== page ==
The race to be the next top development banker in Latin America
Wchicken inside 2020 Donald Trump’s administration engineered the election of Mauricio Claver-Carone, an official at the National Security Council.NSC), as president of the Inter-American Development Bank (IDB) broke the gentlemen’s agreement dating back to the founding of the bank in 1959. This stipulated that the main work should go to Latin America while the United States, the largest shares with 30% of the capital, at the number two slot and informal suspension. Mr Claver-Carone vowed to shake up what he said was a fossil plant. But his role always looked like a disaster waiting to happen, especially after Joe Biden won the White House. So he confirmed.
Born and raised in Florida, he had little knowledge of Latin America. At the NSC he had pushed again for the United States to invade Venezuela to topple the dictatorship of Nicolás Maduro, against cooler heads at the Pentagon. At the IDB he alienated the largest shareholders in Latin America by appointing unknown people from small countries to the top jobs. He emphasized helping the private sector and trying to contain China. He often felt like a simplistic cheerleader for the United States.
He was the agent of his own decline: the IDBExecutive directors voted unanimously to fire him in September, after an investigation found he had breached the bank’s code of ethics by having an affair with his boss , whose salary was increased. (He denied the case; investigators said he did not cooperate with them.)
He won the post partly because the government of Jair Bolsonaro in Brazil was an ally of Mr Trump, but also because Latin American governments failed to unite behind a credible alternative. With an early opportunity to make amends, this time the district has fielded several well-qualified candidates before nominations close on November 11. Whoever wins will have two big tasks. The first is to raise the bank’s staff, discouraged under Mr. Claver-Carone. The second is to obtain shareholder approval for a late increase in the bank’s capital, to allow it to extend its loan.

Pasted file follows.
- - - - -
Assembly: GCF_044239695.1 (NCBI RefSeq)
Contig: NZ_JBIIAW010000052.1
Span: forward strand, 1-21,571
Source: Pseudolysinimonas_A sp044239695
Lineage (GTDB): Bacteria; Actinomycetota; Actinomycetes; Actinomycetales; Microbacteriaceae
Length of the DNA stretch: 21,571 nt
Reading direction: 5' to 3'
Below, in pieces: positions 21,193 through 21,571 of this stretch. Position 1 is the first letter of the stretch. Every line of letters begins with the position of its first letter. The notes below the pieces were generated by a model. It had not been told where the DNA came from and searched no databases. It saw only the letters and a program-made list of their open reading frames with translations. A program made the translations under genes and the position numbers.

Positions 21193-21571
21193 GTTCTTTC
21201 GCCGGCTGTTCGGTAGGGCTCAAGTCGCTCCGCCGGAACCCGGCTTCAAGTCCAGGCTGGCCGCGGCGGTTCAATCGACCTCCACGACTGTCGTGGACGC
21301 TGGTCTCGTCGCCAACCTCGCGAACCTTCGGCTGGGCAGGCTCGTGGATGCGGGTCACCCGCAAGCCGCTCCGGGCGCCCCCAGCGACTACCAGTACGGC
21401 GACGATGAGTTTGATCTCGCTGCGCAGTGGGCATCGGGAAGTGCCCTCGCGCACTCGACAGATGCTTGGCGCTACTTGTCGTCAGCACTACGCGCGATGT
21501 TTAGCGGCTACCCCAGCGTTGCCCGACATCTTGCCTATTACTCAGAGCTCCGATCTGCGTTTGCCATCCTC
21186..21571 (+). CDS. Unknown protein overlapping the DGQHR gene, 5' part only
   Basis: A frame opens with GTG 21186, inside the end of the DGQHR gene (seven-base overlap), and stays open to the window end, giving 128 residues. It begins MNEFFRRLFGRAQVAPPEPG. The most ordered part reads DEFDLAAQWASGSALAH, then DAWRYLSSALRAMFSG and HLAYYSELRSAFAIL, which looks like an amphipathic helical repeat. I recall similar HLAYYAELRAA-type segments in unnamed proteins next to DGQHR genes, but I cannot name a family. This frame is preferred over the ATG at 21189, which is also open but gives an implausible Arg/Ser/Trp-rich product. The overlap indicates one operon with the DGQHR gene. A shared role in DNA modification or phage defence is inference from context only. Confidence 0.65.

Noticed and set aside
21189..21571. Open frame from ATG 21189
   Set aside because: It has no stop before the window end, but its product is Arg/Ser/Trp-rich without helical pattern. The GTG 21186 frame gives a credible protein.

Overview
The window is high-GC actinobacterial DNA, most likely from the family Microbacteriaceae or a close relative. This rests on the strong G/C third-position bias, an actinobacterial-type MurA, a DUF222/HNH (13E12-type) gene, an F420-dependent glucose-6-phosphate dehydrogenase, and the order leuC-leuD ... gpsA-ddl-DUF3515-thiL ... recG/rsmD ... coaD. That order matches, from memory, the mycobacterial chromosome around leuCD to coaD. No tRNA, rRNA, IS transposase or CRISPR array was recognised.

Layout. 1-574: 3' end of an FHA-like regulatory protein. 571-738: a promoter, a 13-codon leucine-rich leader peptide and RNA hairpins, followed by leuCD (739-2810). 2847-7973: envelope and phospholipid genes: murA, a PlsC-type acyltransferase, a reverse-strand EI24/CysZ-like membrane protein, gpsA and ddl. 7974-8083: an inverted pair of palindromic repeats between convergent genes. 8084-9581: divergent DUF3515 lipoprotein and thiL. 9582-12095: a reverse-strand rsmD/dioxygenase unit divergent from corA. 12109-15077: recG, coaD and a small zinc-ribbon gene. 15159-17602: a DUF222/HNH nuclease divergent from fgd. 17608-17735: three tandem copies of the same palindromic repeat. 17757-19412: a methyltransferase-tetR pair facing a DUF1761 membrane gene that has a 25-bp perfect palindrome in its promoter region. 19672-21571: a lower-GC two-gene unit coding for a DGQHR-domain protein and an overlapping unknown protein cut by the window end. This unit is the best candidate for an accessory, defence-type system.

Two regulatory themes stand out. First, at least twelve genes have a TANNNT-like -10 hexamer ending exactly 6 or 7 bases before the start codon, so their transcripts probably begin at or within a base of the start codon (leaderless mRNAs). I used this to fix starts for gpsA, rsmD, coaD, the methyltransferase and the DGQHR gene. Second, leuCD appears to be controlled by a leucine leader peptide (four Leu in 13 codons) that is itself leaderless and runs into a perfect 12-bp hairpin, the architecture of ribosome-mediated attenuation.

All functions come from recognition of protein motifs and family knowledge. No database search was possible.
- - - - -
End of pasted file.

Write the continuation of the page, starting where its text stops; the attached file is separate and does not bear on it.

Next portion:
Many governments said they preferred a woman. The president of Mexico, Andrés Manuel López Obrador, praised Alicia Bárcena, who ran the UN Economic Commission for Latin America from 2008 to April. In that role she preferred the failed industrial policy of left-wing governments such as Rafael Correa in Ecuador, and she praised the dictatorships of Cuba and Venezuela. Her application stopped and on November 9 she withdrew. Instead, Mexico suggested Gerardo Esquivel, deputy governor of the Central Bank.
Laura Chinchilla, the former president of Costa Rica, is highly respected, except, it seems, by Rodrigo Chaves, the current occupant of that job, who refused to name her. Mr Bolsonaro’s government has proposed Ilan Goldfajn, the former head of Brazil’s Central Bank who is currently IMFand chief officer for Latin America. But Luiz Inácio Lula da Silva will take over on January 1 from Mr. Bolsonaro. According to a well-placed source, Lula’s people do not oppose Mr. Goldfajn. But it is not clear how hard they will lobby for it.
He might prefer Chile’s candidate, Nicolás Eyzaguirre, a former finance and education minister who held Mr Goldfajn’s job at the same time. IMF. He has the advantage of working for centre-left governments in his country in an area which is currently moving in that direction. Another possible candidate is Augusto de la Torre, former head of the Central Bank of Ecuador and a World Bank economist. Argentina wants to block the work. He could recommend Sergio Massa, who became the economy minister in August. A conservative Peronist, he has good connections in Washington. Against him it seems that Argentina is going to be a big contender for him IDB money He is not easily replaced in his current role. But Bello’s sources say he wants to run.
Mr. Claver-Carone was right that the IDB suffering from a degree of cronyism and feather bed. But it is still important for Latin America. Its annual borrowing of about $14bn is almost identical to a loan CAF, another development bank. But the IDB it can be quick and flexible in its lending, which is important as governments’ financial conditions tighten. And he has extensive experience in advising governments on projects and policies, such as tax and spending reforms. A calm, competent and politically astute leadership at one of the main centers of Latin America would help the region at a difficult time. This time there is a good chance to get it.
Read more from Bello, our Latin America columnist:
Lula’s foreign policy ambitions will be tempered by circumstances (November 3)
A film about Argentina’s history sheds light on its politics today (October 27th)
Sergio Massa is the only thing standing between Argentina and chaos (October 13th)